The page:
Get in the Game: Engaging Students in Active Healthcare Instruction
Priscilla Parker, Santa Fe College Career Pathways Coordinator (Priscilla.email@example.com); Nilanjana Caballero, Santa Fe College Sciences for Health Programs Department Chair (firstname.lastname@example.org); Janine Plavac, Gainesville High School Academy of Health Professions Director (email@example.com); Kim Smith, CreativEd Executive Director (firstname.lastname@example.org)
The Career Pathways Consortium of Santa Fe College, Alachua County Public Schools, and Bradford County School District has conducted training workshops for local and rural health academy teachers since 2007 to develop strategies and processes that increase the quantity and quality of nursing and allied health professionals in the Heart of Florida.
Our interactive training workshop titled Engaging Students in Active Healthcare Instruction Through Learning Games uses Shadow Health digital clinical health assessments, health sciences bingo, and group activities as innovative tools for energizing secondary and postsecondary students in active healthcare instruction. These tools enable students to enjoy the learning experience and remember what they have learned.
Instructors are challenged to move away from using traditional teaching methods that focus on the teacher and cognitive learning outcomes, and focus on what really matters—the learner. Learning game tools not only help teachers provide relevant course content in meaningful ways but strategically invite the learner to apply course content—to use it, to play with it—to transfer the information from short-term to long-term memory. When instructors simply teach and move on, students do not learn as well as when instructors teach, use (the content), and repeat. The more repetition, the easier it is to retrieve the information.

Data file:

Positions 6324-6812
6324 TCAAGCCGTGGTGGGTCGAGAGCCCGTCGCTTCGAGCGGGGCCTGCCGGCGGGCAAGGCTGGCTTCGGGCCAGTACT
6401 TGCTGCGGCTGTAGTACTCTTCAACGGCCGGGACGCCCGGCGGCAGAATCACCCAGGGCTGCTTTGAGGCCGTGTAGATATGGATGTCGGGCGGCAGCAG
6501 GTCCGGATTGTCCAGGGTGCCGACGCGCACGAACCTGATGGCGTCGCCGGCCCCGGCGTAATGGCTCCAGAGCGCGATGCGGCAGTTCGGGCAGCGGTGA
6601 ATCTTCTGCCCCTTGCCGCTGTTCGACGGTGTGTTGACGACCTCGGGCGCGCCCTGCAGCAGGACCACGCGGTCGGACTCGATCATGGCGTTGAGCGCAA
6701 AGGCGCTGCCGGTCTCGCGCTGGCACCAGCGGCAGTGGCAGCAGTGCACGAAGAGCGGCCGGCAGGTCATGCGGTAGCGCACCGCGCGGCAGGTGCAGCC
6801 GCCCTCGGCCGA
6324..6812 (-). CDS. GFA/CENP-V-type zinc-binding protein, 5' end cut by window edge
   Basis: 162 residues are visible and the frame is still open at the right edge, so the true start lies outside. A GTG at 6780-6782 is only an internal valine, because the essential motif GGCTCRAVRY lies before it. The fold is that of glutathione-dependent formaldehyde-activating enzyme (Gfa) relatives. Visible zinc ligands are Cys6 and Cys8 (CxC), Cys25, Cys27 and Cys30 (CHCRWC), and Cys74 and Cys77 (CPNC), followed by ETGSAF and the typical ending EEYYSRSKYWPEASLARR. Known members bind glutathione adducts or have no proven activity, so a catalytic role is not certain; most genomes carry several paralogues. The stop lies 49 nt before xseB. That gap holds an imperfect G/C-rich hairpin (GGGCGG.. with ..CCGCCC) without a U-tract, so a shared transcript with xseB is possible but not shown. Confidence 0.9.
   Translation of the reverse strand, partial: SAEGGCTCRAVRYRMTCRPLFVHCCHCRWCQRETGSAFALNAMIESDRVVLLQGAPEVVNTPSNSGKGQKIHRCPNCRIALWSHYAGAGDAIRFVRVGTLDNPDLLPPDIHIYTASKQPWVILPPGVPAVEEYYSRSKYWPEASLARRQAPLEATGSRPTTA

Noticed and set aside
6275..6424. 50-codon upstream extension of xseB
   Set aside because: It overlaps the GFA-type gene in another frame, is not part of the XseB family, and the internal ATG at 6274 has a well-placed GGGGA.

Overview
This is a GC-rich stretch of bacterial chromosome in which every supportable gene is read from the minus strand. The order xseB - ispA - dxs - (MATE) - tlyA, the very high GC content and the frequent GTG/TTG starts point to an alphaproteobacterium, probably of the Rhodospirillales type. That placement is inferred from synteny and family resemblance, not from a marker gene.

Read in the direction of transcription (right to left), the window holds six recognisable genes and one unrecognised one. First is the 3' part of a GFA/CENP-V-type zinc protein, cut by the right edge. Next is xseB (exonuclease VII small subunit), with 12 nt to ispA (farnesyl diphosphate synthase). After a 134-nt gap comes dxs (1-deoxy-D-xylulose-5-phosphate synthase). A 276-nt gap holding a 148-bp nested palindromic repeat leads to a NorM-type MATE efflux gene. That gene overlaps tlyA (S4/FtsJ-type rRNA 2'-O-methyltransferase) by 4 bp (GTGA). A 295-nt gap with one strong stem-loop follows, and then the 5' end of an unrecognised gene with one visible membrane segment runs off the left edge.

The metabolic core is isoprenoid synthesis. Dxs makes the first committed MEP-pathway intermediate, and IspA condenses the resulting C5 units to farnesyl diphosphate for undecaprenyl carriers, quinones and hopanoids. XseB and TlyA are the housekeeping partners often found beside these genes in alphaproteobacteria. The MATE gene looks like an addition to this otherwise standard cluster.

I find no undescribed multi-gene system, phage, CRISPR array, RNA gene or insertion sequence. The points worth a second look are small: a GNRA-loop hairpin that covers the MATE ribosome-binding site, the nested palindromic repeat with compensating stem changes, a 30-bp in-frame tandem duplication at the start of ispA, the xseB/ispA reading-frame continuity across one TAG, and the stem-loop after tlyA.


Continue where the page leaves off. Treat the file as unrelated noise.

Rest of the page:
Students in the Gainesville High School Academy of Health Professions use health science bingo to help them master their medical terminology course, and as preparation for earning advanced college credit when taking the Career Pathways college-level exam for medical terminology. Students take the assessment exam in December. Since 2010, 95 percent of students have earned an A or B for this course on their permanent college transcripts. After high school graduation, these academy students move on to more education at SF College or four-year institutions and become certified to enter jobs such as nursing assistant, pharmacy technician, first responder/EMT physical therapy aide, and rehab aide.Following are descriptions of some of the resources and games our students have benefitted from using.